My parents told me I started playing golf at the age of 2, and growing up, I played or practiced virtually every day. The photo at the top of the page is the 2nd hole in Ballybunion, a hole I first played during the Munster Boys’ Championship in July 1976, the famous “Long Hot Summer”. I remember trying to thread my drive between the bunkers to set up a long approach to the green nestled up in a bowl at the top of the dunes. I was 14 years old, handicap 11, and shot 81 that day, and was feeling pretty good about myself until I got my first sight of another young lad of about the same age, Philip Walton. Philip was already playing off 3 and could hit the ball 20-30 yards further than the rest of us; he was a phenomenal natural talent and when he struck down on his irons you could feel the earth move! Later that evening we all gathered in the clubhouse to watch the highlights of the British Open from Royal Birkdale and discovered that leading the tournament after the 1st round (alongside Christy O’Connor Jr. and Norio Suzuki of Japan) was another young lad by the name of Severiano Ballesteros. None of us had ever heard of him before but there he was, driving the ball colossal distances and scrambling his way around from the most impossible positions. He captivated the entire golf world and by the end of the week, when he got up-and-down on 18 with a fantastic chip shot to tie for 2nd spot with Jack Nicklaus behind Johnny Miller, I realised I still had a long way to go before I could ever be called a golfer! I persisted though, and even got to represent Ireland at under-18 level alongside Philip Walton and Ronan Rafferty, something I am still very proud of, but that was as good as it got for me because after that I had to cut back on competitive golf due to study and work commitments. But as you know, once bitten, the golf bug never goes away, so I’ve always kept practicing and have stayed in touch with what’s going on in the game.

This site is a golf directory. It came about because I was doing research on the golf industry for a project I was working on and needed to find a way to keep track of all the sites I had visited. With so many sites to track, saving them to the Favourites folder wasn’t an option so I decided to compile a golf directory. Old habits die hard, I guess, because “back in the day” every website had a links page or mini-directory of useful sites for people to explore. It was how we discovered new sites, before the search engines that now dominate the internet came into being, and before peoples’ preoccupation with not wanting to give away “link juice” took over. The most famous directory was the DMOZ-Open Directory, a huge, human-edited directory that was the Holy Grail for any business to be listed in.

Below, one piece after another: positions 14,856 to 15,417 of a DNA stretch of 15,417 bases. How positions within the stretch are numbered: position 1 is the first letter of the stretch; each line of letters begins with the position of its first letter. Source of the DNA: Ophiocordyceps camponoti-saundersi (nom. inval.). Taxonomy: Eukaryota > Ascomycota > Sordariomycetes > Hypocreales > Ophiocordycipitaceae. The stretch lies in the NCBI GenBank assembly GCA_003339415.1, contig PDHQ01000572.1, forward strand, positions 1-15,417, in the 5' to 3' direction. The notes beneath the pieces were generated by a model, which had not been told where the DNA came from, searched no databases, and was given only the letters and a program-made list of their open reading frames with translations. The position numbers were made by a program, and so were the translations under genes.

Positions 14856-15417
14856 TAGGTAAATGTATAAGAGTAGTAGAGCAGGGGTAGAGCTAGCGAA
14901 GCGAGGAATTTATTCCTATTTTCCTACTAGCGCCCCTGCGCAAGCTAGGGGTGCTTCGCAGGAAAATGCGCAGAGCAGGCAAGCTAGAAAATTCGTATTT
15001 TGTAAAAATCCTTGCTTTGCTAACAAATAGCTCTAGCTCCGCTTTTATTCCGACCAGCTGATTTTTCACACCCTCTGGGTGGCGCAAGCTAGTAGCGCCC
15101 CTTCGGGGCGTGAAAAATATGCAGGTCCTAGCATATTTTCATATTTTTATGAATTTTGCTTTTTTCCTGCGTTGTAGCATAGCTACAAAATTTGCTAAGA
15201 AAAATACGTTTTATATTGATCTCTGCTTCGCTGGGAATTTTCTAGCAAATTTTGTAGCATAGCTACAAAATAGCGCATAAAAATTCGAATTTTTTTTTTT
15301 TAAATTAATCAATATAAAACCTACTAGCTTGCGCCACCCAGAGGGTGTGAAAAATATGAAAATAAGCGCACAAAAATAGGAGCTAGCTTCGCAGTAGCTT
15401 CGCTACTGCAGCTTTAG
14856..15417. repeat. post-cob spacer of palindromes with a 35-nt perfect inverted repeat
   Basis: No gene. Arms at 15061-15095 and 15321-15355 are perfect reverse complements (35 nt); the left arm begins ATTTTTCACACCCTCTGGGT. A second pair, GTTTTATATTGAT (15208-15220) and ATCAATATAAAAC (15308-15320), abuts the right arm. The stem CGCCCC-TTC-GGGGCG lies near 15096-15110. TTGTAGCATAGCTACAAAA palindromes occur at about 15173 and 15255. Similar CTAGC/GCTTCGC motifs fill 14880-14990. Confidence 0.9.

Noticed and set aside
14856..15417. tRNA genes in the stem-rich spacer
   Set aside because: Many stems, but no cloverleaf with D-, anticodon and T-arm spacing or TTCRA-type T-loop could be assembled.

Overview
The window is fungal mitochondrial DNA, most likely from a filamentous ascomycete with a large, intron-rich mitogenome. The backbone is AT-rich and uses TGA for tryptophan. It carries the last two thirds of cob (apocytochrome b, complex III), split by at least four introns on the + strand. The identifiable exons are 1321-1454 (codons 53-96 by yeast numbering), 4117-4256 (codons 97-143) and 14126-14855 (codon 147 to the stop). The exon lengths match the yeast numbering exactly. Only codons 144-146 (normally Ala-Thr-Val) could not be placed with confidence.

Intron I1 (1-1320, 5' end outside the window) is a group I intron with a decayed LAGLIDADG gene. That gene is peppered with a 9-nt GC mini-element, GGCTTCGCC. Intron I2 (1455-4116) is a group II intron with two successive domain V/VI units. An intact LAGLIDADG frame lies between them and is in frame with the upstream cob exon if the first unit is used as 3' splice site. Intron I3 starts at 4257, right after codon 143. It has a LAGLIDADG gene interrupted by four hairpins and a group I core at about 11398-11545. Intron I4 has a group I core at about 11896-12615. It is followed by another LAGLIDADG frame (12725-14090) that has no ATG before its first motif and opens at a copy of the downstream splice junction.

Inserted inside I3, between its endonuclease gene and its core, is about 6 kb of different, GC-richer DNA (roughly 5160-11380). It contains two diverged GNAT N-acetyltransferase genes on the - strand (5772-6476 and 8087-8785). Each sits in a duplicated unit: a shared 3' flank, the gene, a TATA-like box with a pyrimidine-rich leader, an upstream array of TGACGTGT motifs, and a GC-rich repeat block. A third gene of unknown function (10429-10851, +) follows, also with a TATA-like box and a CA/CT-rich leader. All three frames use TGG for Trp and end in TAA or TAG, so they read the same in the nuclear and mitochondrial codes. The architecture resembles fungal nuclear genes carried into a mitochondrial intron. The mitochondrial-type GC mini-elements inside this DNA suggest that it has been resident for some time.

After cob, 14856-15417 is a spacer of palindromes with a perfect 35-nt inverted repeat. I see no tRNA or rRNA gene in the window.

Directories allow people who are interested in a particular niche to drill down and discover real sites and businesses that will never have the clout to rise to the top of the search engines but that still provide important products, services, employment, and a sense of community. Directories are also a form of “clean search”, whereas the first page of the search engine results nowadays, it seems to me, consists of nothing more than multiple links to the same small group of mega-corporations plus a dog’s breakfast of ads, videos, tweets, social media posts, forum posts and random articles from the broadcast and print media. The web is much more useful than that and while algorithms are all well and good for doing the heavy lifting, we humans can still play a role in organising things within our own particular niche, as I’ve tried to do here with this golf directory. By doing so, I hope I’ve helped you discover new and interesting sites that will enhance your pleasure and knowledge about this wonderful game we play.

All the best,